The Eco News Roundup brings stories and commentary about issues related to climate change, renewable energy and the environment.
Golden-winged warblers apparently knew in advance that a storm that would spawn 84 confirmed tornadoes and kill at least 35 people last spring was coming, according to a report in the Cell Press journal Current Biology on December 18. The birds left the scene well before devastating supercell storms blew in. The discovery was made quite by accident while researchers were testing whether the warblers, which weigh “less than two nickels,” could carry geolocators on their backs. It turns out they can, and much more. With a big storm brewing, the birds took off from their breeding ground in the Cumberland Mountains of eastern Tennessee, where they had only just arrived, for an unplanned migratory event. All told, the warblers travelled 1,500 kilometers in 5 days to avoid the historic tornado-producing storms.
Climate change impacts will require major but very uncertain transformations of global agriculture systems by mid-century, according to new research from the International Institute for Applied Systems Analysis. Climate change will require major transformations in agricultural systems, including increased irrigation and moving production from one region to another, according to the new study, published in the journal Environmental Research Letters. However without careful planning for uncertain climate impacts, the chances of getting adaptation wrong are high, the study shows.
Being part of the mining area Herrerias in Andalusia, deep waters of Pit Lake Guadiana show extremely high concentration of dissolved carbon dioxide (CO2). In the case of a spontaneous ebullition, human beings close-by would be jeopardized. To demonstrate the danger and the possible solution, scientists of the Spanish Institute of Geology and Mining, the University of the Basque Country (UPV/EHU, Bilbao) and the Helmholtz Centre for Environmental Research (UFZ) constructed a pilot plant for degassing. A fountain pulls deep water through a pipe to the surface, where the gas can escape from the water. The buoyancy produced by the bubbles provides the energy required for driving the flow.
A new study released today presents powerful evidence that clearing trees not only spews carbon into the atmosphere, but also triggers major shifts in rainfall and increased temperatures worldwide that are just as potent as those caused by current carbon pollution. Further, the study finds that future agricultural productivity across the globe is at risk from deforestation-induced warming and altered rainfall patterns. The report, “Effects of Tropical Deforestation on Climate Change and Agriculture,” published today in Nature Climate Change and released in collaboration with Climate Focus provides the most comprehensive analysis to date of the climate impacts of tropical forest destruction on agriculture in the tropics and thousands of miles away. Specifically, the study finds that deforestation in South America, Southeast Asia and Africa may alter growing conditions in agricultural areas in the tropics and as far away as the US Midwest, Europe and China.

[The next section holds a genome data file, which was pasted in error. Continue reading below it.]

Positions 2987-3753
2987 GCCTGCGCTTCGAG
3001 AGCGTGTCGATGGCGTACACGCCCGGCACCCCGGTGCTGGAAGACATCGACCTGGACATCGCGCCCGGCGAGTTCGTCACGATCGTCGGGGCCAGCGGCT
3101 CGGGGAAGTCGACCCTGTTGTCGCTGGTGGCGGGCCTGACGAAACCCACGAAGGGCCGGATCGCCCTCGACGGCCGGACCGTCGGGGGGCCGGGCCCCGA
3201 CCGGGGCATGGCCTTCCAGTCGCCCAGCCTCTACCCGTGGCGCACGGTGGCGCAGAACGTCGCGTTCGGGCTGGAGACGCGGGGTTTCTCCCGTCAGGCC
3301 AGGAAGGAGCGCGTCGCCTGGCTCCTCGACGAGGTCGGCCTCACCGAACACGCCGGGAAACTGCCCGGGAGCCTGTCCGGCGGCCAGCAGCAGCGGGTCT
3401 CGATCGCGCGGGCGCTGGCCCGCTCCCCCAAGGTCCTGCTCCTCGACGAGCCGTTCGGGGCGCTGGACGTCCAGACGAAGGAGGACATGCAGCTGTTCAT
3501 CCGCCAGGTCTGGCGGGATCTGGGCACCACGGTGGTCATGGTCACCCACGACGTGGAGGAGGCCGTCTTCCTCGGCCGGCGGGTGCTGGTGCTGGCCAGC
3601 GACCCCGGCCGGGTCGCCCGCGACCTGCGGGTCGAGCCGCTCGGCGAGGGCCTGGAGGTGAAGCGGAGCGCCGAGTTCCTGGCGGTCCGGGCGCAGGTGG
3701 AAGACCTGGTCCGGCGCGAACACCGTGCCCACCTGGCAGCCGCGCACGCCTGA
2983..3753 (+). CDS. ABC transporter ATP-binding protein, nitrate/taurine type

It takes some cooking, but turning farm waste into biofuels is now possible and makes economic sense, according to preliminary research from the University of Guelph. Guelph researchers are studying how to make biofuels from farm waste, especially “wet” waste that is typically difficult to use. They have developed a fairly simple procedure to transport waste and produce energy from it.
Scientists have struggled to find uses for wet and green waste, including corn husks, tomato vines and manure. Dry farm waste, such as wood chips or sawdust, is easier to use for generating power. Often, wet farm waste materials break down before reaching their destination.
Researchers led by engineering professor Animesh Dutta, director of the Bio-Renewable Innovation Lab (BRIL) at U of G, have found a solution: pressure cooking.
The Greenland Ice Sheet is the second-largest body of ice on Earth. It covers an area about five times the size of New York State and Kansas combined, and if it melts completely, oceans could rise by 20 feet. Coastal communities from Florida to Bangladesh would suffer extensive damage. Now, a new study is revealing just how little we understand this northern behemoth.
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